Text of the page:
Washington, D.C. – House Judiciary Committee Chairman Bob Goodlatte (R-Va.) today delivered the following remarks during the House Judiciary Committee’s markup of the Asylum Reform and Border Protection Act (H.R. 391).
Chairman Goodlatte: Many of the actions the Obama Administration took regarding immigration policy were based on a lack of respect for our nation’s immigration laws themselves, and represented abuses of the discretion provided to the Executive by the Constitution and Congress.
One of the immigration programs the last administration most abused was the U.S. asylum process. Word was out – simply get to the border, track down a border patrol agent, claim a fear of persecution if sent home, and you could enjoy years of freedom in the U.S. to legally work until you saw an immigration judge. Such an incentive resulted in a massive increase in foreign nationals seeking asylum in the U.S.
The U.S. does and should have asylum laws to grant relief to individuals who are truly persecuted. However, just as with any U.S. immigration program, fraud in the asylum process is pervasive. And since asylum fraud can be relatively easy to perpetrate, the asylum system is highly susceptible to it.
A claim for asylum is often based simply on the asylum seeker’s testimony. You can imagine how difficult it is for an asylum officer or an immigration judge to corroborate the testimony of an individual who claims fear of persecution on account of membership in a particular social group. The U.S. government simply does not have the resources or the ability to truly validate the actual veracity of each asylum seeker’s claim. Worse yet, in most cases, we actually forbid DHS from seeking evidence from the home country about the veracity of an applicant’s claims.
Since receipt of asylum status in the United States leads directly to U.S. citizenship, it is especially important that steps be taken to prevent fraud in, and abuse of, the system.
In December 2015, the Government Accountability Office (GAO) found that “granting asylum to an individual with a fraudulent claim jeopardizes the integrity of the asylum system by enabling the individual to remain in the United States, apply for certain federal benefits, and pursue a path to citizenship.” GAO went on to rightly note that “given the potential consequences of asylum decisions it is important that the asylum system is not misused.”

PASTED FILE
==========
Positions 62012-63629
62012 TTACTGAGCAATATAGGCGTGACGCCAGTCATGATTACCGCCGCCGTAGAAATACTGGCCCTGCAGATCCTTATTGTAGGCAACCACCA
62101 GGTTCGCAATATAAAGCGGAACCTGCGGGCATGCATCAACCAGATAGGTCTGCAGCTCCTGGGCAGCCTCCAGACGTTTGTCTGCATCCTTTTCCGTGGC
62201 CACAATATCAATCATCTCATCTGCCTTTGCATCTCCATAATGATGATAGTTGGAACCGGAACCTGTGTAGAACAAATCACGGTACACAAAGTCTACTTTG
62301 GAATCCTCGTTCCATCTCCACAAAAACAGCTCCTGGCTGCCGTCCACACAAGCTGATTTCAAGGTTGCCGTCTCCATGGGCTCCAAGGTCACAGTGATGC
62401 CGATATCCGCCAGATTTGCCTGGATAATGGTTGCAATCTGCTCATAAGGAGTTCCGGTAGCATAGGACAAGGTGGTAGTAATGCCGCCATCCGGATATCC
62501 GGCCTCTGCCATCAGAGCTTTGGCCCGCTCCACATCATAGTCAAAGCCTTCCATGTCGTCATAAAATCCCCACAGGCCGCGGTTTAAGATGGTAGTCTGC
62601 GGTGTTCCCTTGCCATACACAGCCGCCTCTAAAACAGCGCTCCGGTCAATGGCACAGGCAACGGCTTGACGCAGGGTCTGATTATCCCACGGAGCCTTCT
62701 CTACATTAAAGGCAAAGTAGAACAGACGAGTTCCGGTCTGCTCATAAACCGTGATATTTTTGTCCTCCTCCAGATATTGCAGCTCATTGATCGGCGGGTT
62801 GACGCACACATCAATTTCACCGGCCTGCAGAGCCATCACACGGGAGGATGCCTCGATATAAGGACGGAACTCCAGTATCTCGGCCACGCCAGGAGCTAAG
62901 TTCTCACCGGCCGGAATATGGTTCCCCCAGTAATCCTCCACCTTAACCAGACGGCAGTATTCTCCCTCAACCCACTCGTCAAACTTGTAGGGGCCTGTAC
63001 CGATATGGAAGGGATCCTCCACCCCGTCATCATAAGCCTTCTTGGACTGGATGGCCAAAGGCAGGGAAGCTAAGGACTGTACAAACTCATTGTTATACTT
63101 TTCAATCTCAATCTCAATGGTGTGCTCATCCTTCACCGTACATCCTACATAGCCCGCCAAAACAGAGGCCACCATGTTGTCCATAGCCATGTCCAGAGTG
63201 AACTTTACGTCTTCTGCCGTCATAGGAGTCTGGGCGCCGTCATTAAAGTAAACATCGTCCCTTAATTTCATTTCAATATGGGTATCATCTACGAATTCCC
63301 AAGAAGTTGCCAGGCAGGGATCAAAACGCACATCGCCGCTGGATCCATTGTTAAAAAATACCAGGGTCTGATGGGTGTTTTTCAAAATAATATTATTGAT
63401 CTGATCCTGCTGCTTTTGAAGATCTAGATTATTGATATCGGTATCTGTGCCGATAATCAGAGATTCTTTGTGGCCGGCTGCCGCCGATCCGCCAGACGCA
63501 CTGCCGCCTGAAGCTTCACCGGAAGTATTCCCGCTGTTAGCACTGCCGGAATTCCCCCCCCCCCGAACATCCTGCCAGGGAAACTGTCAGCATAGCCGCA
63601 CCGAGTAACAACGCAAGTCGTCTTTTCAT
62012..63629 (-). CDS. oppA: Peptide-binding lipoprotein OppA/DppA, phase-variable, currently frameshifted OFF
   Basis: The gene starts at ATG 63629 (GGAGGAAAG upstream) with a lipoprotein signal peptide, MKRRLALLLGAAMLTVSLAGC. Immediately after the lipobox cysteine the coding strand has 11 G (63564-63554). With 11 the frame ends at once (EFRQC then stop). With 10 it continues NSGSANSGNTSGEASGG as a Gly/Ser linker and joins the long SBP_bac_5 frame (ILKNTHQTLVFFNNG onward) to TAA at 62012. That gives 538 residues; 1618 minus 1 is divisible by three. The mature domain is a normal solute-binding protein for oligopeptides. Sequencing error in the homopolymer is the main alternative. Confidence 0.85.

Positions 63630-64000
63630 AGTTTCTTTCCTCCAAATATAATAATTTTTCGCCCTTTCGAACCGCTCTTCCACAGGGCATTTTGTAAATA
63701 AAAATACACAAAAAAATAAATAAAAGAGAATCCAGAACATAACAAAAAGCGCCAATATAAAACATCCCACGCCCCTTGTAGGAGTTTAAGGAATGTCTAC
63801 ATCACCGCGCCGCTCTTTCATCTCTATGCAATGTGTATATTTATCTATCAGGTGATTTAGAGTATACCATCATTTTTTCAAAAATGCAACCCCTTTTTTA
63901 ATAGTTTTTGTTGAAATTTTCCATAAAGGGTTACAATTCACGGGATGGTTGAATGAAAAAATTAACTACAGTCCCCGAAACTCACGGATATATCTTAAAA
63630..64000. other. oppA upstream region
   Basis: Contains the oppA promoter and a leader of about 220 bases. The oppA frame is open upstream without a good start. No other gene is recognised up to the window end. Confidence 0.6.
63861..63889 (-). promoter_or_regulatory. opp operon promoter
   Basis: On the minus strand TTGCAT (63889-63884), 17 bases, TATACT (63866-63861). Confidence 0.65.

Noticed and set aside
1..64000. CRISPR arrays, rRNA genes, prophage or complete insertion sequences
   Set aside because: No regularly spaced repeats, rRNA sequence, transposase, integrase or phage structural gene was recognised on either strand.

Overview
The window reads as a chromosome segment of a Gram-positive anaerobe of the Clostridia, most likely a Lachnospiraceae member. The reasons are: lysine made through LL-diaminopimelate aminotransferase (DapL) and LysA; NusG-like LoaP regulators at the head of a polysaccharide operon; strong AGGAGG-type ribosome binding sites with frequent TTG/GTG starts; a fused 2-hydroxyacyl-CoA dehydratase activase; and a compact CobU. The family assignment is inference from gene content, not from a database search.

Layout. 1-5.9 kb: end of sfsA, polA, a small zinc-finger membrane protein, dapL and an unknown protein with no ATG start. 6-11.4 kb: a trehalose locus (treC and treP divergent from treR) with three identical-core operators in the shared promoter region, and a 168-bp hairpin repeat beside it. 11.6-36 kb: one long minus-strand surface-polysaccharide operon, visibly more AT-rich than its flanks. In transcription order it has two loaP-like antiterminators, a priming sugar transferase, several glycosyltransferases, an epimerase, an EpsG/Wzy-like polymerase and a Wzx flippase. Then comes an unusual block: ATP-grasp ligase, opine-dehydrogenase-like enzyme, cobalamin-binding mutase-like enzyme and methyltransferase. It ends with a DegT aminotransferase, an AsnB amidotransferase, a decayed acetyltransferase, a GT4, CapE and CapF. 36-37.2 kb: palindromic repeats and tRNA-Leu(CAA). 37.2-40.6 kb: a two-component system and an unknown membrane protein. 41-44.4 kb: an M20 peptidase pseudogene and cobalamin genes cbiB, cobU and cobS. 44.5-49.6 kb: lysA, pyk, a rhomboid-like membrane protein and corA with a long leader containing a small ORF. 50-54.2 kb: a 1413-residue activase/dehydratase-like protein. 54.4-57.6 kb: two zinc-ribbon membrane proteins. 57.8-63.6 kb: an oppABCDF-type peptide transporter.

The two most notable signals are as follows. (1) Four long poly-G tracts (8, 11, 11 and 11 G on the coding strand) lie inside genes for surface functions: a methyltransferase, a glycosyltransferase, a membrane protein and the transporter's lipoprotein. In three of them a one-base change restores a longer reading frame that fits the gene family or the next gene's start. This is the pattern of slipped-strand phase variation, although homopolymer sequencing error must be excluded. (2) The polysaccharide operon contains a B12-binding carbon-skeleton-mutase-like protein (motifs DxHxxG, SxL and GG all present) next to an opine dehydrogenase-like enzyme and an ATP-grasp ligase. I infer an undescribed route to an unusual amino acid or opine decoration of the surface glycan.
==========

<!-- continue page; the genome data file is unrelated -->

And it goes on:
Admittedly, fraud in the asylum process is nothing new. As a former USCIS official testified before this Committee in 2014, a partially completed fraud assessment by the USCIS’ Fraud Detection and National Security Directorate found that in a random sampling of asylum cases pending before USCIS, 12% were determined to be fraudulent and 58% “exhibited possible indicators of fraud.”
And former Immigration Judge Andrew Arthur noted in his testimony before the Committee earlier this year that, “in recent years a number of immigration practitioners have been charged in high-profile” asylum fraud cases. For instance, in May 2016, a Chicago immigration attorney “was convicted by a federal jury of falsifying paperwork in a bid to help clients within asylum in the U.S.” Did DHS go back and review the prior asylum grants to the clients of such lawyers? Of course not.
Criminals and terrorists have abused the U.S. asylum system to both gain entry to the United States as well as to prevent their removal. Perhaps one of the most well-known such cases is that of Ramzi Yousef, who after entering the U.S. with a fake Iraqi passport, claimed asylum. While his case was pending, he helped plan and carry out the 1993 World Trade Center bombing.
Over the years, Congress has recognized the need to strengthen asylum laws in order to prevent and deter fraud. The REAL ID Act of 2005 made several changes to the asylum process in an attempt to reduce fraud while ensuring that the system was fair to those truly in need. Twelve years later, the time has come for additional anti-fraud measures. H.R. 391, the Asylum Reform and Border Protection Act of 2017, provides several important such measures.
I would like to thank our former colleague Jason Chaffetz for introducing this bill last Congress as well as again during this Congress, and for his leadership on the issue. And I thank our colleague Mike Johnson for taking this important immigration enforcement bill over as the chief sponsor.
The Asylum Reform and Border Protection Act is a much needed piece of legislation. I urge my colleagues to support it.
I yield back the balance of my time.